PIERRE | Law enforcement officers should be able to stop drivers seen texting while on South Dakota’s streets and roads, a panel of the Legislature decided Wednesday.
Rep. Spencer Hawley wants the state’s texting ban changed to a primary offense so police, deputies, sheriffs and patrol officers can better enforce it.
Texting while driving currently is a secondary offense. That means a law enforcement officer has to pull over a motorist for some other reason.
“I think it’s time we take that step up,” Hawley, the House Democratic leader from Brookings, said. He runs an insurance agency.
The House Judiciary Committee voted 11-2 to endorse HB 1230. The House of Representatives will debate it either Thursday afternoon or Monday.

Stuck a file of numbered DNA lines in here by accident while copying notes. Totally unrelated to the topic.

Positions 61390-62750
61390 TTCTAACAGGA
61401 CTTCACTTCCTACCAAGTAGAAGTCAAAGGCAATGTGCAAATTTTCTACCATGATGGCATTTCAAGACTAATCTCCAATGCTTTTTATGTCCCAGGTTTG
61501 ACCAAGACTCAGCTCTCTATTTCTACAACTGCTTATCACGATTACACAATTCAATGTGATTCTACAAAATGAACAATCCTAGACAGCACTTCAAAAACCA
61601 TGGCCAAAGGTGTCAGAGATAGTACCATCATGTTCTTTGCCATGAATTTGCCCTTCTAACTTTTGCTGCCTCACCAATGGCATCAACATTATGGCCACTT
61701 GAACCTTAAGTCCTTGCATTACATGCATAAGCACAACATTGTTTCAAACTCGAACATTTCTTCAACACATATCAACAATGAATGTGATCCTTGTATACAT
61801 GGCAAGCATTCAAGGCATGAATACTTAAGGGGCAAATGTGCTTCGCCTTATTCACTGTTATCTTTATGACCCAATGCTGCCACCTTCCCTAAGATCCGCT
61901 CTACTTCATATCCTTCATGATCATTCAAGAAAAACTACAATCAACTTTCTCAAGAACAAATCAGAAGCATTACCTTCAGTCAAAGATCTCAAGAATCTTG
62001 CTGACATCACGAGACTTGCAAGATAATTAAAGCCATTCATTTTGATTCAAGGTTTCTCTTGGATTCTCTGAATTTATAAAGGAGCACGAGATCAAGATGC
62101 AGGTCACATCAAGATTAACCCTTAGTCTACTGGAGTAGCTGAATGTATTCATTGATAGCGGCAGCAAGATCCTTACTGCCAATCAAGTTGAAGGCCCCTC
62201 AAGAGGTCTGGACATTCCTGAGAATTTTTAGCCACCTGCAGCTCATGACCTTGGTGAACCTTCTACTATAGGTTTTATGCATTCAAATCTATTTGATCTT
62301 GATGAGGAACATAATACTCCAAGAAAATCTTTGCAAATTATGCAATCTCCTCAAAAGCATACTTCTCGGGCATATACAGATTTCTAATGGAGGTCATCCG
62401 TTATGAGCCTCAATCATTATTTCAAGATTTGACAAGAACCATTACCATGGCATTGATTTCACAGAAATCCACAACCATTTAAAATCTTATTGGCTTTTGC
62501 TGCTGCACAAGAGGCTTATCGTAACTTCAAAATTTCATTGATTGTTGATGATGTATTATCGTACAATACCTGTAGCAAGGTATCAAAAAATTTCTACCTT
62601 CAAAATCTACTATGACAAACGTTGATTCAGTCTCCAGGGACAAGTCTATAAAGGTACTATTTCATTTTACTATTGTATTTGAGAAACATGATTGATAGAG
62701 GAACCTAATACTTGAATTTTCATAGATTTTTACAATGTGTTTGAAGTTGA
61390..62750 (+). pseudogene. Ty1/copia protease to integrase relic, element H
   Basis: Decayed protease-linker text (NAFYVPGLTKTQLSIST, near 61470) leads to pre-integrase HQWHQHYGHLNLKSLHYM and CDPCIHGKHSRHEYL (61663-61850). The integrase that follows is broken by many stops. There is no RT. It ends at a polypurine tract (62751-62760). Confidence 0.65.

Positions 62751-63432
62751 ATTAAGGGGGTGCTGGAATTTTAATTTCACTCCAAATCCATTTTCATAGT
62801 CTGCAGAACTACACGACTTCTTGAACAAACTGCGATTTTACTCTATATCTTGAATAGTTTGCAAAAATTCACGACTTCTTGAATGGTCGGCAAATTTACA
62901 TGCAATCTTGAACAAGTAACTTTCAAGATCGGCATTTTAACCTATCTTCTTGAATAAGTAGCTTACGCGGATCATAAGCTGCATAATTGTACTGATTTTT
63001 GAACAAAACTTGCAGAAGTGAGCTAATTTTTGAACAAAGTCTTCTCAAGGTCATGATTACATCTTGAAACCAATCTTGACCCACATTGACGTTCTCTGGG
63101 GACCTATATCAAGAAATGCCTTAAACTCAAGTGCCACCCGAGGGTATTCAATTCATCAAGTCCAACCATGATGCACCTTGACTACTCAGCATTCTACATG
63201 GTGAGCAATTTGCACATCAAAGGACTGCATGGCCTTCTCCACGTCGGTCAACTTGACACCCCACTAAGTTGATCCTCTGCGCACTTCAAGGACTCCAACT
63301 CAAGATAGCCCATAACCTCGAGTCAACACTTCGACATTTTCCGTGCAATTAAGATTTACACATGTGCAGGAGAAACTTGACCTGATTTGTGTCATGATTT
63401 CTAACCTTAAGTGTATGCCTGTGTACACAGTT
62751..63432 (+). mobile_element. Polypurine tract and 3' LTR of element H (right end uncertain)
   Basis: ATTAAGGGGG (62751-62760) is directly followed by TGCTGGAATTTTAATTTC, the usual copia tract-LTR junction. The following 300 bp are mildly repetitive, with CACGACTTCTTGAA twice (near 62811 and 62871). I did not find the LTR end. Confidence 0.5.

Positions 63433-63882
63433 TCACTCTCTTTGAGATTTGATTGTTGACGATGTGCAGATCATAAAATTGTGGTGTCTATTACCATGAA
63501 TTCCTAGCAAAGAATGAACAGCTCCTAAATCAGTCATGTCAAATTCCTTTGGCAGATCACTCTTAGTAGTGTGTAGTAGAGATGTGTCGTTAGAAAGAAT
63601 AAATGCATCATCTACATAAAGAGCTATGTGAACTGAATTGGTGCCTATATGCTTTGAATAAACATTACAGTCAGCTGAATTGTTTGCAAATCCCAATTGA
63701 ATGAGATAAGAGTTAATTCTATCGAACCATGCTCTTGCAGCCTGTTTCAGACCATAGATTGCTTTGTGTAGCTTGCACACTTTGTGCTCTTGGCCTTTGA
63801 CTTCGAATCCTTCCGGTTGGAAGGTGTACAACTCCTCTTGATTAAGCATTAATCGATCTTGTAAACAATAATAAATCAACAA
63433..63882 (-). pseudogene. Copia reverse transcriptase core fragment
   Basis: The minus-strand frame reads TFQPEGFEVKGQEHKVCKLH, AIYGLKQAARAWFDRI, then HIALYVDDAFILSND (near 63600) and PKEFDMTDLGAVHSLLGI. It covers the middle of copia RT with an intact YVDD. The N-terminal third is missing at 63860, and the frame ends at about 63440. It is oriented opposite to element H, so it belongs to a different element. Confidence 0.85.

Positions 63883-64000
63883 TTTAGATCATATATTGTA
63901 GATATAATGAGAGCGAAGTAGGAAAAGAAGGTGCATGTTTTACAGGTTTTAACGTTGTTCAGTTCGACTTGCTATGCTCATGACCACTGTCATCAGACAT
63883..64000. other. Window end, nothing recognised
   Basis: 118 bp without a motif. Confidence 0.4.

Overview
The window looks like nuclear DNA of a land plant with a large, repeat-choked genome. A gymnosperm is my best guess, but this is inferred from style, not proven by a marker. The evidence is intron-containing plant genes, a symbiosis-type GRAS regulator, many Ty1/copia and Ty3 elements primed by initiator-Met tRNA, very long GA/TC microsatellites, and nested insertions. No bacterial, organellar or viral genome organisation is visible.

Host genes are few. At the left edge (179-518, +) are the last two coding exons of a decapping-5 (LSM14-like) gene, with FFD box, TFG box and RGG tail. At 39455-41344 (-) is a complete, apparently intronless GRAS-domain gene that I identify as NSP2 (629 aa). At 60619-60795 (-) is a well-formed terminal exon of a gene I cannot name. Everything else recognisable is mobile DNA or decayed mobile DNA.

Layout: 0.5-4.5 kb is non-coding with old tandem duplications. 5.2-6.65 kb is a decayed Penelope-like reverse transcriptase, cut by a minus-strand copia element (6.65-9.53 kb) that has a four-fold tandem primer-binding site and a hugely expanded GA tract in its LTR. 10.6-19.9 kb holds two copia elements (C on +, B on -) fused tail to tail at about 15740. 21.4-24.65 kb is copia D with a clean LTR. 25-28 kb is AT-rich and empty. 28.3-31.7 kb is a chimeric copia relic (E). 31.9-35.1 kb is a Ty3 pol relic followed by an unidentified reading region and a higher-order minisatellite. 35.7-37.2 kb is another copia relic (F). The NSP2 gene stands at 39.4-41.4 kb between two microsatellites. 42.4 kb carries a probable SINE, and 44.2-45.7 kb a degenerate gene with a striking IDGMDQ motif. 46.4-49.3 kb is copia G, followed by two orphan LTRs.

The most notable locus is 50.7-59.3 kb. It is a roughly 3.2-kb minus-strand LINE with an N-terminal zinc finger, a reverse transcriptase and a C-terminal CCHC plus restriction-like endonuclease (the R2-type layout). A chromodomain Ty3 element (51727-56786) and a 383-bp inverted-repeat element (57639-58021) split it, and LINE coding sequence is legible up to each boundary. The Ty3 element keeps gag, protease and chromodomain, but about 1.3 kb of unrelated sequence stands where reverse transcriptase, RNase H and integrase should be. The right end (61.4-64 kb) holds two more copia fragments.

If the change wins approval from the House, next stop would be the Senate.
A violation now is a petty offense with a $100 penalty. It would become a class-two misdemeanor punishable by up to 30 days in jail and a $500 fine.
The committee voted 8-5 to reject Hawley’s other proposal, HB 1229. It sought to make a primary offense of a violation of the state’s seat belt law for people in the front seat.
South Dakota is one of four states where the texting ban isn’t primary enforcement, Hawley told the panel. Seven others testified as supporters. No one went to the microphone as an opponent.
Rep. Dan Kaiser, R-Aberdeen, explained he would vote against the change. He said increasing the punishment wouldn’t stop behaviors some witnesses described.
“I just can’t support the bill,” said Kaiser, an Aberdeen police officer.